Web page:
October 7, 2022

An update on the Energy Market

by Natasha Sumboo in Uncategorised

As you will have seen in the national press, the energy market is experiencing such extreme volatility and is currently at unprecedented levels, which unfortunately shows no sign of improvement. 


Wholesale electricity is on average 185% higher than August 2021 and gas over 750%. With lots of questions and interest surrounding the impact on leaseholders, particularly around increased utility costs, we would like to provide an update in collaboration with our preferred utility brokers, Energy Portfolio.


Energy bills have started to rise sharply as gas prices shot higher in the past 12 months, driven primarily by Russia’s squeeze on supplies to Europe. The world is also facing energy shortages as economies recover from the pandemic, boosting demand. At the same time, supply hasn’t been able to keep up due to years of lower investments in fossil fuels. Europe’s wide network of renewable energy sources have also struggled, with low wind speeds reducing output for most of the year.

Wholesale gas prices have now reached around 10 times the level they averaged last decade, after Russia’s supply curbs intensified following the invasion of Ukraine, with Moscow and the west engaging in economic warfare. While Britain imported only a small percentage of its gas from Russia before the Ukraine war, it is connected by pipeline to the wider European market, which relied on Russia for as much as 40% of its supplies. This means prices paid by British suppliers still track those in the rest of Europe relatively closely.

British bill payers, however, are more exposed than their continental peers because the vast majority of homes are heated with gas, and about 40% of electricity is generated by gas-fired power stations — a higher proportion than most European countries.

Unfortunately, the negative news has consistently outweighed the positive over the past year, which has ultimately resulted in the increase in energy prices globally. The market does not foresee any easy fixes in the short term, so prices remain strong.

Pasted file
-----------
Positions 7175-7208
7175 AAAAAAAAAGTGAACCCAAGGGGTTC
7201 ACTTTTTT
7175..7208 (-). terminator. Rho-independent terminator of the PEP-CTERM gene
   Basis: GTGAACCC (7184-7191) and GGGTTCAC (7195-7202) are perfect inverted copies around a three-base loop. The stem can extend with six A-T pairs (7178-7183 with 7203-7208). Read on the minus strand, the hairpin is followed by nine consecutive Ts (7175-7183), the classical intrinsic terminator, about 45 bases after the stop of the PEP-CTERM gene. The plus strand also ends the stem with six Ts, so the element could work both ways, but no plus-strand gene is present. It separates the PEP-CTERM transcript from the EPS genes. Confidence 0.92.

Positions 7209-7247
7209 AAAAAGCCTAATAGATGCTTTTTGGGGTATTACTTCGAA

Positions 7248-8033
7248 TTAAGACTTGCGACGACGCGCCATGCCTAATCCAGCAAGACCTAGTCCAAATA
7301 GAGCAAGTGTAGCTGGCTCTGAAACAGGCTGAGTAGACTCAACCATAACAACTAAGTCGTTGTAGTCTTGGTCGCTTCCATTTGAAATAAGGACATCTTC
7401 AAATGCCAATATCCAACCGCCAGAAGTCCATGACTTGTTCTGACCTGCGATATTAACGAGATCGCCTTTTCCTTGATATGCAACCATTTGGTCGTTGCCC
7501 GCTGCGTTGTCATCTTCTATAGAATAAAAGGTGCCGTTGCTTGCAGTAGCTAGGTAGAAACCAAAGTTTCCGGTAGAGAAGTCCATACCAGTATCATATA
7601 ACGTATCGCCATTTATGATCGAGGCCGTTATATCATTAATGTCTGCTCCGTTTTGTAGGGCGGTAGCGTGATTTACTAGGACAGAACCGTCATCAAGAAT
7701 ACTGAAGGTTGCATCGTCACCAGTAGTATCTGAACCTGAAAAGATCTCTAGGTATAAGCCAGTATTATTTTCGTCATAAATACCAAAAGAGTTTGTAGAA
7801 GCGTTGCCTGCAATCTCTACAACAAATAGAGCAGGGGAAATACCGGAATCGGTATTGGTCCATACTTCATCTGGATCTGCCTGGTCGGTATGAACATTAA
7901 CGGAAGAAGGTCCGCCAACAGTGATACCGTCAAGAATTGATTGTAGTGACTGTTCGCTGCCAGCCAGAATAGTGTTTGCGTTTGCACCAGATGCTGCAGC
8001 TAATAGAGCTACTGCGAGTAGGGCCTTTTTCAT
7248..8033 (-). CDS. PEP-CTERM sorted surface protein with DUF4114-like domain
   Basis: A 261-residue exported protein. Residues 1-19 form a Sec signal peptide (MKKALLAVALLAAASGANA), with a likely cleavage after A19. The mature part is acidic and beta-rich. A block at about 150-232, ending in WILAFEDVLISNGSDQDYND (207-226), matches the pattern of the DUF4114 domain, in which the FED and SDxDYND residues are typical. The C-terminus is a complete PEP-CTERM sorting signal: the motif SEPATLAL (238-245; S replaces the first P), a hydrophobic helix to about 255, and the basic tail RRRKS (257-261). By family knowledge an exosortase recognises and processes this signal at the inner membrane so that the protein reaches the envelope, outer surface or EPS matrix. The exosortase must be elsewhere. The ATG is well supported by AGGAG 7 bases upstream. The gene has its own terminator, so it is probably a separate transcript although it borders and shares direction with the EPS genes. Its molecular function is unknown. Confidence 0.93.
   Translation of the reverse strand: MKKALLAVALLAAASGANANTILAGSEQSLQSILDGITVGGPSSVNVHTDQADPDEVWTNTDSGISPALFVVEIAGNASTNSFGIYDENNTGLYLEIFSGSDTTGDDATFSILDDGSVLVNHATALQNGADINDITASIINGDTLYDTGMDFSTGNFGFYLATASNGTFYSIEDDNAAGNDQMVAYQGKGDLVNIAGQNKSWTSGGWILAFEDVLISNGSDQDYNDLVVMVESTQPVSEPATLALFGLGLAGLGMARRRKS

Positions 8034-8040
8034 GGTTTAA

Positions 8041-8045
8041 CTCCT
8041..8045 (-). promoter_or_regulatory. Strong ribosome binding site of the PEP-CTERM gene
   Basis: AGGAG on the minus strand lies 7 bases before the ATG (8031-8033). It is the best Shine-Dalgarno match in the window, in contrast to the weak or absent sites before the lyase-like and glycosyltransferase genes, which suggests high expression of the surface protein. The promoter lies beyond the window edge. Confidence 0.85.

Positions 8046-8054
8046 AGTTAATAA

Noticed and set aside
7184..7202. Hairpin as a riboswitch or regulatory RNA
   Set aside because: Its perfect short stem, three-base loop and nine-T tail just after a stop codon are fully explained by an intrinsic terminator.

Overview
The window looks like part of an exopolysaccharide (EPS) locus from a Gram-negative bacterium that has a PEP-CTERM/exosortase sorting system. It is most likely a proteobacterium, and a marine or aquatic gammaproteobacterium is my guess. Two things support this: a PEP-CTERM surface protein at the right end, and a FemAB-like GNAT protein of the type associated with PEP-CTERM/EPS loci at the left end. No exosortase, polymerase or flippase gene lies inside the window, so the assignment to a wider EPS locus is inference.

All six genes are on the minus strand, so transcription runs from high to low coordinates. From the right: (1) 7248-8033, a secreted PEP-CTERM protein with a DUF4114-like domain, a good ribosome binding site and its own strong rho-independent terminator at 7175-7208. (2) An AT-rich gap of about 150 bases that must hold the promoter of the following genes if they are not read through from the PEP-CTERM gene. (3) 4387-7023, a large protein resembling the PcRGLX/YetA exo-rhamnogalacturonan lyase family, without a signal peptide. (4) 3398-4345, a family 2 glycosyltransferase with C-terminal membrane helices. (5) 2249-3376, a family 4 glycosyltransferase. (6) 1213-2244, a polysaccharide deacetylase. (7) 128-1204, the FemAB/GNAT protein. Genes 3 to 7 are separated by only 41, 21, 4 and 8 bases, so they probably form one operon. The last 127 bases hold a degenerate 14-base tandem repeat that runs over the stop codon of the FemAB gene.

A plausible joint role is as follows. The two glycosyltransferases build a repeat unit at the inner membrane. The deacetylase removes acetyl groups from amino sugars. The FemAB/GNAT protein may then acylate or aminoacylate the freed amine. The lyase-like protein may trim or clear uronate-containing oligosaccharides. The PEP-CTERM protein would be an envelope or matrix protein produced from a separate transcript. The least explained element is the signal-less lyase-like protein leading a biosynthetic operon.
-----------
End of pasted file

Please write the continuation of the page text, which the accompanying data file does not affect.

The Department for Business, Energy and Industrial Strategy (BEIS) has announced further details of the financial support that will be provided to businesses to manage energy costs this winter, following the Prime Minister’s statement pledging help for businesses on 8th September. The UK will cut the wholesale price of energy for businesses and public organisations by more than half this winter.


The scheme will be available to everyone on a non-domestic contract including:

  • Businesses
  • Voluntary sector organisations, such as charities
  • Public sector organisations such as schools, hospitals and care homes
  • Landlord supplies
  • Shared heat networks in flats will now be given a £400 one-off payment this winter

This will impact the above:

  • On existing fixed price contracts that were agreed on or after 1 April 2022
  • Signing new fixed price contracts
  • On deemed / out of contract or variable tariffs
  • On flexible purchase or similar contracts
  • After the six months ministers will focus support on “vulnerable” industries but have yet to define which ones

The wholesale discounts will be applied to energy usage initially between 1st October 2022 and 31st March 2023. The discount is automatic.
If you do not see any discounts for this period this is because your current contract is cheaper than the rates available under the Energy Bill Relief Scheme (EBRS) or were agreed before 1st April which again would mean your contract is already competitive and you are not entitled to any further benefits. 
Suppliers will apply reductions to the bills of all eligible non-domestic customers. The government will compensate suppliers for the reduction in wholesale gas and electricity unit prices that they are passing onto non-domestic customers.
The discount applied will be in pence per kilowatt hour (p/kWh). The p/kWh government support for comparable contracts will be the same across suppliers, but the absolute level of individual bills will continue to vary across different contracts and tariffs. 

It is important to note the capped wholesale prices will not be the final rates that businesses pay as there will be other charges on top, which would mean the rates in reality are much higher.
The domestic retail cap announced by ministers for household energy bills will be in place for the next 2 years was set at 34p/kWh for electricity and 10.3p/kWh for gas. Providing government support for households with their gas and electricity bills has been relatively straightforward because there is an existing retail price cap which dictates the amount paid by the majority of households.

you can also visit the government website for more information which is regularly updated